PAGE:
Police in Biloxi, Mississippi received a disturbing report in the summer of 2011: someone using the e-mail address firstname.lastname@example.org had been contacting young girls in the area through Facebook. “Dalton” said he was new to Biloxi and was looking for friends. When girls aged 9-16 responded, he struck up conversations. These led quickly to a question game in which he asked the girls about their bra sizes, sexual experiences, and bodily imperfections.
When girls responded, Dalton then demanded that they go further and send him topless images. If they did not, he would take the information provided by the girls themselves and send it to their parents, friends, and school officials. Numerous girls complied, though some could only bring themselves to pose in their underwear. Nearly every shot came from the cameras on the cell phones each girl owned.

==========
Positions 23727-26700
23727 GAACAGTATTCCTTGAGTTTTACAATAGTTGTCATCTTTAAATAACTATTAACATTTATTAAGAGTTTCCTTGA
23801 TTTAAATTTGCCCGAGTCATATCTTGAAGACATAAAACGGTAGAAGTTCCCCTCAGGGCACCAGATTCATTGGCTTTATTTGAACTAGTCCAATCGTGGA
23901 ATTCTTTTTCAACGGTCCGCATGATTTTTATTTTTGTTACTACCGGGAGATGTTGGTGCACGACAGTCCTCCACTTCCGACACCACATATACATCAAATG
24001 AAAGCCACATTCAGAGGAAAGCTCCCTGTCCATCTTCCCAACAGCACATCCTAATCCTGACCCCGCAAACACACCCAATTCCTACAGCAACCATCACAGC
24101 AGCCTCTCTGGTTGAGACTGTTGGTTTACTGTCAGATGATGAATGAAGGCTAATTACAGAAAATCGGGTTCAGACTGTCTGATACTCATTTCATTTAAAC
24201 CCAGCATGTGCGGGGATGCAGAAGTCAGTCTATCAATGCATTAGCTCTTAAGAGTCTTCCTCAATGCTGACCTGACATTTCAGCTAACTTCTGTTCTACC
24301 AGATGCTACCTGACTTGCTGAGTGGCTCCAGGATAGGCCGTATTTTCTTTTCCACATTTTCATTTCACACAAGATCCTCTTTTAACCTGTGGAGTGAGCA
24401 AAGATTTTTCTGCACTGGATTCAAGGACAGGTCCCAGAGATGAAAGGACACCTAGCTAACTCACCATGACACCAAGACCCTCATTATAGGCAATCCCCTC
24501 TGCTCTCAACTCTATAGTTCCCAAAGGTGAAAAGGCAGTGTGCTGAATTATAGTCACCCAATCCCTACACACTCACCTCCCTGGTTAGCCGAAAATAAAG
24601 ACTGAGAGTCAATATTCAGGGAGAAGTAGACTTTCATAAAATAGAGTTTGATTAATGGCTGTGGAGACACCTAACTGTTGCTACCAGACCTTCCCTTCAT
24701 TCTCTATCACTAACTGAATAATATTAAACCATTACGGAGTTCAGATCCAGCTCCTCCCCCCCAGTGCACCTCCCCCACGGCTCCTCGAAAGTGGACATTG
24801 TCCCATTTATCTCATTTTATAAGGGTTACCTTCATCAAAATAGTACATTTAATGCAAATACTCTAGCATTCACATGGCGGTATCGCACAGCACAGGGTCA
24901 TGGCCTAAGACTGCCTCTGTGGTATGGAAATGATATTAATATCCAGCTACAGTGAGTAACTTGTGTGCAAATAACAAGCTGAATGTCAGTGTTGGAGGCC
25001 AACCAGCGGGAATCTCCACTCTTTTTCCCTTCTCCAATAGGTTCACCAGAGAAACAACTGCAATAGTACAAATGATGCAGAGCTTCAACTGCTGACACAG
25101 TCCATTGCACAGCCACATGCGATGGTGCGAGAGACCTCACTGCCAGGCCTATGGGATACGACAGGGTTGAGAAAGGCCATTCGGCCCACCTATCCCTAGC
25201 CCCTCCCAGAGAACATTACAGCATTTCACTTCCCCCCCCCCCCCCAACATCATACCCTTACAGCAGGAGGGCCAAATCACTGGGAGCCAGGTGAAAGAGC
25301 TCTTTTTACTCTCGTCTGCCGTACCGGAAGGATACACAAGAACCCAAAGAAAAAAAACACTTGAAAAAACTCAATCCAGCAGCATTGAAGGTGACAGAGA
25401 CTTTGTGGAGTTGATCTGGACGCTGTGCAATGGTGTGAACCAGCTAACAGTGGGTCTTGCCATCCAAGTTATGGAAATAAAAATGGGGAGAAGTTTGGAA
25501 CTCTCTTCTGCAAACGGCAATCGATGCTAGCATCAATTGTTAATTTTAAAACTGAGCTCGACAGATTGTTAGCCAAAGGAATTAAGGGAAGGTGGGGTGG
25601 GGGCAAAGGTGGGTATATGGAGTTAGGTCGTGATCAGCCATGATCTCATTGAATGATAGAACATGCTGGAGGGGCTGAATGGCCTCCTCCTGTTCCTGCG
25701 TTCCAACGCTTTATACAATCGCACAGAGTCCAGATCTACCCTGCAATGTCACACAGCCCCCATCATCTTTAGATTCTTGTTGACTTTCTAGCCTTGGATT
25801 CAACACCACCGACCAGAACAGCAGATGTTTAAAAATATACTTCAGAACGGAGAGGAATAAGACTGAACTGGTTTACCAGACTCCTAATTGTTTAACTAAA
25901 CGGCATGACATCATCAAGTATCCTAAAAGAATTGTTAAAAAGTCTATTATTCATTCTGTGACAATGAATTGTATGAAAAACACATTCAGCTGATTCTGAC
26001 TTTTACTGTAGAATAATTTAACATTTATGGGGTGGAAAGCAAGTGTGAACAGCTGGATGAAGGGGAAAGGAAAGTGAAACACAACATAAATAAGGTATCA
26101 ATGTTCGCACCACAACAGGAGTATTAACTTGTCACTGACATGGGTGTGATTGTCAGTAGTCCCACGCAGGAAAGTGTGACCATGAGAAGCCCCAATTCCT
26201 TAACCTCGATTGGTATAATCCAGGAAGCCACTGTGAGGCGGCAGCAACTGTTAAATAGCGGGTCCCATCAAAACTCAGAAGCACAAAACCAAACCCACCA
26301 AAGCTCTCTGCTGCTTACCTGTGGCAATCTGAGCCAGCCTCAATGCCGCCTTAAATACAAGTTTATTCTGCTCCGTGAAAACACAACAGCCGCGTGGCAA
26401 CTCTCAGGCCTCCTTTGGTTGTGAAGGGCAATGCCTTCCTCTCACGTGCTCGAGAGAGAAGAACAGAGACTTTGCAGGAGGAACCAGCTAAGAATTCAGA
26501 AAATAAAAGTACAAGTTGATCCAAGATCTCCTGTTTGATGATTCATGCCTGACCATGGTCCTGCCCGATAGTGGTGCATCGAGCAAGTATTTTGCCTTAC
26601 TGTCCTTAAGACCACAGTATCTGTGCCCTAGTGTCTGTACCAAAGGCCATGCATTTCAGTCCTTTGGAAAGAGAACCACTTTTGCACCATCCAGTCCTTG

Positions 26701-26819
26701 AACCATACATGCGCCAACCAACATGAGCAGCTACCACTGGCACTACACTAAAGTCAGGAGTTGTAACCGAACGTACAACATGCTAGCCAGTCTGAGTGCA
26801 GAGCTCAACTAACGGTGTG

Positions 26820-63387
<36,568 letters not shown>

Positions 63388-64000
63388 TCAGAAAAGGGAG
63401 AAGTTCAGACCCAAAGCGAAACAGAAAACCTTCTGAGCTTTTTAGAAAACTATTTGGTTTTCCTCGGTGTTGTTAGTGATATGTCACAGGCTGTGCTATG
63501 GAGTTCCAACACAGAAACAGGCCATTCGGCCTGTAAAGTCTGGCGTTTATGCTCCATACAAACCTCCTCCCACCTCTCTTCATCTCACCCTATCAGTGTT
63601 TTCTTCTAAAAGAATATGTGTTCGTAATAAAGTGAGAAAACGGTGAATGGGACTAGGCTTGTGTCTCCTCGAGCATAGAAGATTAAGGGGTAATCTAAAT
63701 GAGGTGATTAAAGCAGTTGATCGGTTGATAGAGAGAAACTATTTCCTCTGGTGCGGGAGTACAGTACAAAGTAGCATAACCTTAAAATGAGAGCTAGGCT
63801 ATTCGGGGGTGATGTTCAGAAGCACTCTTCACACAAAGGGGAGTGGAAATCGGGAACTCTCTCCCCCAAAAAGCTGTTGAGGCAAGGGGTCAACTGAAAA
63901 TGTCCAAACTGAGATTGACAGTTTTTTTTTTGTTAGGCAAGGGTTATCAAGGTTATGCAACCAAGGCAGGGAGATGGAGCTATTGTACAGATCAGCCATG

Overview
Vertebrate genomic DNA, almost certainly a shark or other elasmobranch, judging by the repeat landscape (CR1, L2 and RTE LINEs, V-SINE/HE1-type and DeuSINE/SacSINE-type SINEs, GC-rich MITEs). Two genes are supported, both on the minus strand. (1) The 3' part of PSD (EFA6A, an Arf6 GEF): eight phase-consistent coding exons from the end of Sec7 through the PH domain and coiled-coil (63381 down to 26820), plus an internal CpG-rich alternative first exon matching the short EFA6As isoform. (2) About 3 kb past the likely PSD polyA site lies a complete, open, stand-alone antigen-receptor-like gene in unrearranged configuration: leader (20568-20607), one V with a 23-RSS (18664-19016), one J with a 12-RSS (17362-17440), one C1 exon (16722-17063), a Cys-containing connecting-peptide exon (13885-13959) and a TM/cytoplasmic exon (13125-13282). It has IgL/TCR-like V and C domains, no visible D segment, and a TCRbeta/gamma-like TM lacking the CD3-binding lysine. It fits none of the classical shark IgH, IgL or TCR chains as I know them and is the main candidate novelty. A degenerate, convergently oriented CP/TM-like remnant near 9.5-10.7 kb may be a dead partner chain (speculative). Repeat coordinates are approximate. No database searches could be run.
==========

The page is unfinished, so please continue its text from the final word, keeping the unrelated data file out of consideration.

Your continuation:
Of course, a single picture wasn’t enough. Dalton demanded that those in their underwear send him topless shots, that those already topless send him fully nude shots, and that those who had posed nude send him live webcam footage of sexual activity. Some girls, even very young ones, did so in order to avoid further embarrassment.
Parents complained to police after several girls revealed what had been happening. “They didn’t want to play his game anymore,” Biloxi police Detective Donnie Dobbs told a local paper recently.
Connecting Facebook accounts and e-mail addresses to an IP address is trivial; connecting those IP addresses to real-world Internet subscribers is no harder. So the Biloxi police had little difficulty tracing Dalton to a house on Melbourne Circle in Montgomery, Alabama.
The only problem: while IP address lookups may be accurate, they never identify people. And the family living in the house on Melbourne Circle certainly hadn’t been conducting criminal extortion on Facebook. So what was going on?